The east coast of Taiwan is the more rural part of the country, where indigenous tribes still live in the mountains and one can enjoy a scenic coastal road with the ocean on one side and green hills on the other – we didn’t need much more to be convinced. After some hours in the train, we finally arrived in Hualien, which is not a particularly beautiful town, but it’s perfectly located to visit the Taroko national park, which was highly recommended by several sources. This time we decided to stay at an AirBnB again and met Sophia and her friendly cat, who came by often and just wanted some deserved belly rubs… all the time (just the cat). 😀
In the next morning, Sophia took us to the train station, where the bus to the national park would leave. Unfortunately we missed the first bus as we were waiting on the wrong side of the station, but the second one was ours 🙂
After some time we arrived at national park headquarters, where we got all information about tracks and most interesting destinations we needed and headed out to the first track beginning just there. Interesting fact: there is no entrance fee for the national park. The track lead us through a jungle path to the first view point, where we had a look on what was to come: A fast river between marble cliffs and a wild jungle on top of those cliffs – a lot of wild beautiful untouched nature. We also saw a small dragon and quite a big spider along the way, but nothing really dangerous. When we arrived at the bus stop to get to our next trek, a sign warned the visitors of the dangers in the park, especially of wild animals and killer bees (!!!) – that was a new one. 😀 Fortunately we didn’t see any killer bees, but had a really cool walk along the way with lots of views on the river and the stunning cliffs. Although there is only one road through the park, we somehow managed to walk too far and were in between of two bus stops, both being over three km away. We were quite tired and walking another three km sounded like a lot. And that’s where Taiwanese friendliness helped us out again – a bus was passing by and although there was no stop, we hailed him and hoped, he would stop. Against our expectations the bus stopped and brought us to the next stop. 🙂 That saved us energy and time. We had some lunch at the final bus stop, relaxed a bit and took the bus back to Hualien.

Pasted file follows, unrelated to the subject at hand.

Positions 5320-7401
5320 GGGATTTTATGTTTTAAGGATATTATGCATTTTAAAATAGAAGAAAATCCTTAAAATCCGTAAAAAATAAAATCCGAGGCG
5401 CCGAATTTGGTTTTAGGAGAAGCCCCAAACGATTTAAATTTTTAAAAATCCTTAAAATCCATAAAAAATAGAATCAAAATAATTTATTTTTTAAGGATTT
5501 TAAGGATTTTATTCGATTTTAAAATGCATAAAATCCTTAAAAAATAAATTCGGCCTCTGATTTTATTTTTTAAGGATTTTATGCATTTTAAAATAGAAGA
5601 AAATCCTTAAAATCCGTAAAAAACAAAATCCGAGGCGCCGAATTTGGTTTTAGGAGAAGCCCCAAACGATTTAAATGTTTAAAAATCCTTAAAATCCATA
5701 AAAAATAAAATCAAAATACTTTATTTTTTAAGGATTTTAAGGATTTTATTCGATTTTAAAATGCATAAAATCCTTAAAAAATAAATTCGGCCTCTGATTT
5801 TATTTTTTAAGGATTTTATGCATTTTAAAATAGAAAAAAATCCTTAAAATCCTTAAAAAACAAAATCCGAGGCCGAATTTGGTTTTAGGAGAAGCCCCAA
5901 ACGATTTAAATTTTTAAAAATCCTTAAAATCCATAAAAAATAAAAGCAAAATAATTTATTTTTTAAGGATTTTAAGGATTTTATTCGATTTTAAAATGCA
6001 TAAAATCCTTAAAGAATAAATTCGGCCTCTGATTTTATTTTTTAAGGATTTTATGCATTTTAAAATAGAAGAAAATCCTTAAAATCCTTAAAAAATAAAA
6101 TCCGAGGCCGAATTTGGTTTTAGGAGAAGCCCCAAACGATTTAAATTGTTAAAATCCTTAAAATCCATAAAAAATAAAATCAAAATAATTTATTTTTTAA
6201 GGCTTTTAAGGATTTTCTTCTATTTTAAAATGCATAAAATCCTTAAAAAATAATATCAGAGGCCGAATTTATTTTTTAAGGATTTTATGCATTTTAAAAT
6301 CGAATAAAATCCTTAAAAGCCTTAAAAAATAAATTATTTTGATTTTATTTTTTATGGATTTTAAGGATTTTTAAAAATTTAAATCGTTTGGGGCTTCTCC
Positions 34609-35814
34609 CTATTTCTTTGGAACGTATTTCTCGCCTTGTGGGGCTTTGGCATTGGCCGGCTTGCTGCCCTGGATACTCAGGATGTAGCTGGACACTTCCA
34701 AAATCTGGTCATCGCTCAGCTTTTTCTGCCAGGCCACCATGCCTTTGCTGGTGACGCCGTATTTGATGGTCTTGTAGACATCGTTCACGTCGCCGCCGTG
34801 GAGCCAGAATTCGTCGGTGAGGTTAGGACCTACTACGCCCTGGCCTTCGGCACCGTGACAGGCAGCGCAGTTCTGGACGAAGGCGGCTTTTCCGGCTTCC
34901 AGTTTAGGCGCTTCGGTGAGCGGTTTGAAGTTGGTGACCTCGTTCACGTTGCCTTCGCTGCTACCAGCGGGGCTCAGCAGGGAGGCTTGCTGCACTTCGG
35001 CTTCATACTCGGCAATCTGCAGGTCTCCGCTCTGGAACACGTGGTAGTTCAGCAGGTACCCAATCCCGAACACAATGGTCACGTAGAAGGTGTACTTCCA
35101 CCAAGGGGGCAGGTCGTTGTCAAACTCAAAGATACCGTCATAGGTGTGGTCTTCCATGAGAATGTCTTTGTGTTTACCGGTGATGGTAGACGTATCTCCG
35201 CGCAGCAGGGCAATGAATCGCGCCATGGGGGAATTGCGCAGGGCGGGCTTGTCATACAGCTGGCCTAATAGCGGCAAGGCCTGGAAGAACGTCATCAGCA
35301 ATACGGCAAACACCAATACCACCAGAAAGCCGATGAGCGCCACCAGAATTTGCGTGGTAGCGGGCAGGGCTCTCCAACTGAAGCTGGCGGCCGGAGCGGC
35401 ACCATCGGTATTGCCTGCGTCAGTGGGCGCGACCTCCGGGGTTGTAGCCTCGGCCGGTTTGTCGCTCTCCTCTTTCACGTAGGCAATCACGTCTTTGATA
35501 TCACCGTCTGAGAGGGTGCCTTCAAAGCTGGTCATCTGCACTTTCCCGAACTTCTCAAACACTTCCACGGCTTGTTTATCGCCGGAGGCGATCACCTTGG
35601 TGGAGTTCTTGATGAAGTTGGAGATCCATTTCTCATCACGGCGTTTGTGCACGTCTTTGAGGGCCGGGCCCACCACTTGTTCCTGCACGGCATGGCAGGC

Back in Hualien we organized a rental car to drive down the coast to Taitung, next major town on the east coast as the coastal road is scenic and reminds of Hwy 1 in California. But when we got up next morning, we realized, there is no point in taking the scenic route as it was raining the whole morning and the forecast predicted rain for the rest of the day. So, quick change of plans: we took the train down to Taitung, somehow explained the Taxi drivers where our homestay is and slept there until the evening. 🙂 When we went out to discover our neighborhood (looking for food), we realized, that the two convenience stores are the only food supply in the walking radius, but it could be worse. It was not the last time 7-11 supplied us with what we needed… they have everything! Convenience stores in Taiwan not only provide frozen food and heat it up for you, but also have tables where you can sit down and have your meal, a proper restaurant substitute.